Discussing healthy, safe sex for trans men means recognising that trans men can have partners of every gender and a variety of body types. Your sexual preferences, if you are sexual, may include being a receptive partner in anal, oral or vaginal sex. Equally, you may enjoy being a penetrative partner in those situations.
You may be submissive or dominant, or be able to switch between the two. Your ideal may be a heavy bondage session or simply affectionate cuddling. The key thing is that the sex is healthy, safe and what you want and are comfortable with.
You may encounter some preconceptions when negotiating the sex you want – for example, that all trans men like women, that all trans men want to receive or give anal sex or that no trans men are comfortable using their vagina, if they have one. Whether or not any of these are true for you, aiming to practise good consent (keeping sexual activity consensual and respectful of your limits and preferences) means that your sex will be safer and more likely to meet your expectations. All of this means that you're more likely to enjoy it.
Being aware of the preconceptions mentioned, discuss things with your partner beforehand to ensure that you both understand what you’d like to do and what is off-limits. This doesn’t have to be overly formal but it can be fun, eg: ‘What I really enjoy is…’, ‘I don’t like to... but I do want to…’, ‘I don’t want to try that now but would you like to try…?’ etc.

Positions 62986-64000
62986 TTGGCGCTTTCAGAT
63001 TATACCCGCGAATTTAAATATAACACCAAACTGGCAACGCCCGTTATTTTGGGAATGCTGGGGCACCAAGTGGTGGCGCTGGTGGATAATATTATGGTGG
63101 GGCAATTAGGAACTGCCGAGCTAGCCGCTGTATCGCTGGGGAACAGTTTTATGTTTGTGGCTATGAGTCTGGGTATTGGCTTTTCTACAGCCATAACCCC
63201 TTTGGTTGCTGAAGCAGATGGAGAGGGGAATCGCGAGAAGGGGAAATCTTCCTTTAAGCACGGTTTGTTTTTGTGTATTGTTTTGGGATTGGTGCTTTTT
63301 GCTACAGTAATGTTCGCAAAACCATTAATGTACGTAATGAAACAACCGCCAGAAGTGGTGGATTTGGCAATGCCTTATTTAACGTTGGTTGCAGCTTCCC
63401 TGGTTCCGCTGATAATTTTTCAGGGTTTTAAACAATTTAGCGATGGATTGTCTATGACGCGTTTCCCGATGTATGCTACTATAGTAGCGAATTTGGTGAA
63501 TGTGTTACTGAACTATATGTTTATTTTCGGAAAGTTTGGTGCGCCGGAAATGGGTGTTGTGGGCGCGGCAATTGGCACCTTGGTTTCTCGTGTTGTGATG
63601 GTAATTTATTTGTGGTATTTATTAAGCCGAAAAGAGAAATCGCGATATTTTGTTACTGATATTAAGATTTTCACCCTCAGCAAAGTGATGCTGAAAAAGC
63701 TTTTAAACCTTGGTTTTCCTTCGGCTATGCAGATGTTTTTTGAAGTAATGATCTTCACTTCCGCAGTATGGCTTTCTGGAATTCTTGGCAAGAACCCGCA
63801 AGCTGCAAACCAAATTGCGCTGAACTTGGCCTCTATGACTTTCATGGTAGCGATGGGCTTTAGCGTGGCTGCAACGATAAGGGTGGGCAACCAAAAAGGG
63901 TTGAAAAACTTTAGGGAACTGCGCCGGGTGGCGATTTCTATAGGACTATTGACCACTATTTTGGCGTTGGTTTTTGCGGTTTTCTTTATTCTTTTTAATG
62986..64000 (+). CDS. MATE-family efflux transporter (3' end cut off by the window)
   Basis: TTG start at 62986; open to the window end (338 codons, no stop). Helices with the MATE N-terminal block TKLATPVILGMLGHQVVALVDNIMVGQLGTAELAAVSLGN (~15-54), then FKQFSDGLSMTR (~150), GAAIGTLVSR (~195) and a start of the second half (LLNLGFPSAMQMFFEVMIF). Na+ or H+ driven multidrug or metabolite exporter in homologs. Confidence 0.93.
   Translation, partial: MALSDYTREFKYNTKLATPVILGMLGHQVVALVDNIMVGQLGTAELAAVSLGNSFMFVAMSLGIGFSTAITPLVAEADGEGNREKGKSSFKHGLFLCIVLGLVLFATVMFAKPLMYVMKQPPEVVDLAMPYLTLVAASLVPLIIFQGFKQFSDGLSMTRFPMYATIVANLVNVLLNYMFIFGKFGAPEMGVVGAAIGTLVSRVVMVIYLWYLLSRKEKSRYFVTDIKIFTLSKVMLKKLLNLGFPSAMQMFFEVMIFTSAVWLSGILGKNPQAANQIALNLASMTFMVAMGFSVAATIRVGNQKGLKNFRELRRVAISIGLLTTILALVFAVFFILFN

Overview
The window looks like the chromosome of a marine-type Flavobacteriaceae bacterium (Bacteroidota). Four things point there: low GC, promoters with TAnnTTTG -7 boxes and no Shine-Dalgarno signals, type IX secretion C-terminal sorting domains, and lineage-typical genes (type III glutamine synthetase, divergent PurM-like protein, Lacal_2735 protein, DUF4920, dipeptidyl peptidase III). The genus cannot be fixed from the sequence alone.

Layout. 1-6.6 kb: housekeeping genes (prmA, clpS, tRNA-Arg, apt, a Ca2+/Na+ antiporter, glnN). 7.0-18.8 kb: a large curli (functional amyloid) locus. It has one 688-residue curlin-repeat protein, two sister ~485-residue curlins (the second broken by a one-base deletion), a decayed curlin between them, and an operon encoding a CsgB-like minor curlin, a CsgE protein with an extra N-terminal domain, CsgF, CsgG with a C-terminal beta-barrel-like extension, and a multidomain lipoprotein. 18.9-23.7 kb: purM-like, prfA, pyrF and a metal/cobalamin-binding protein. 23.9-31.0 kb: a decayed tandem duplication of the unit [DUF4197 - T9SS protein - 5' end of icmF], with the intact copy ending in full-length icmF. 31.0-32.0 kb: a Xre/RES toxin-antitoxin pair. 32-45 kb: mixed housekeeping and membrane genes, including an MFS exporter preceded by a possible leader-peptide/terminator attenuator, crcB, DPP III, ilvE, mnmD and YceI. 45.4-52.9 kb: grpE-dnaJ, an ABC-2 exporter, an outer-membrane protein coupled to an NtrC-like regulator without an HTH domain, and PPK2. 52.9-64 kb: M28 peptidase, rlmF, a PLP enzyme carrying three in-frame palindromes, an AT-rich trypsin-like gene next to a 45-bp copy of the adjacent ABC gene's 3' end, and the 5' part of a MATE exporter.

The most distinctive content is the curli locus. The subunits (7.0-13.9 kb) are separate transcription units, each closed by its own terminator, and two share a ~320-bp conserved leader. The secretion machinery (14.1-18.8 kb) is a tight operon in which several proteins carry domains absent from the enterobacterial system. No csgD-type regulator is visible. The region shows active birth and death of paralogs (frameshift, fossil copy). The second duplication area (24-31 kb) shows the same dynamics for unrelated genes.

It’s absolutely fine to call a halt to things if you stop enjoying them. Anyone who doesn’t respect your request is not respecting you and may be committing a sexual offence. You might use a ‘safe word’ – a word or phrase that instantly calls a halt to things, commonly used in the bondage (BDSM) community.
Gender dysphoria can make intimacy difficult, so making sure your partner will be sensitive to your needs is essential.
If your partner doesn't respect your wishes or practise good consent, this may be abusive. Even if you don't feel that ‘abusive’ is the correct term, if the way they interact with you sexually makes you upset or uncomfortable, you can access support and advice from LGBT charity Galop.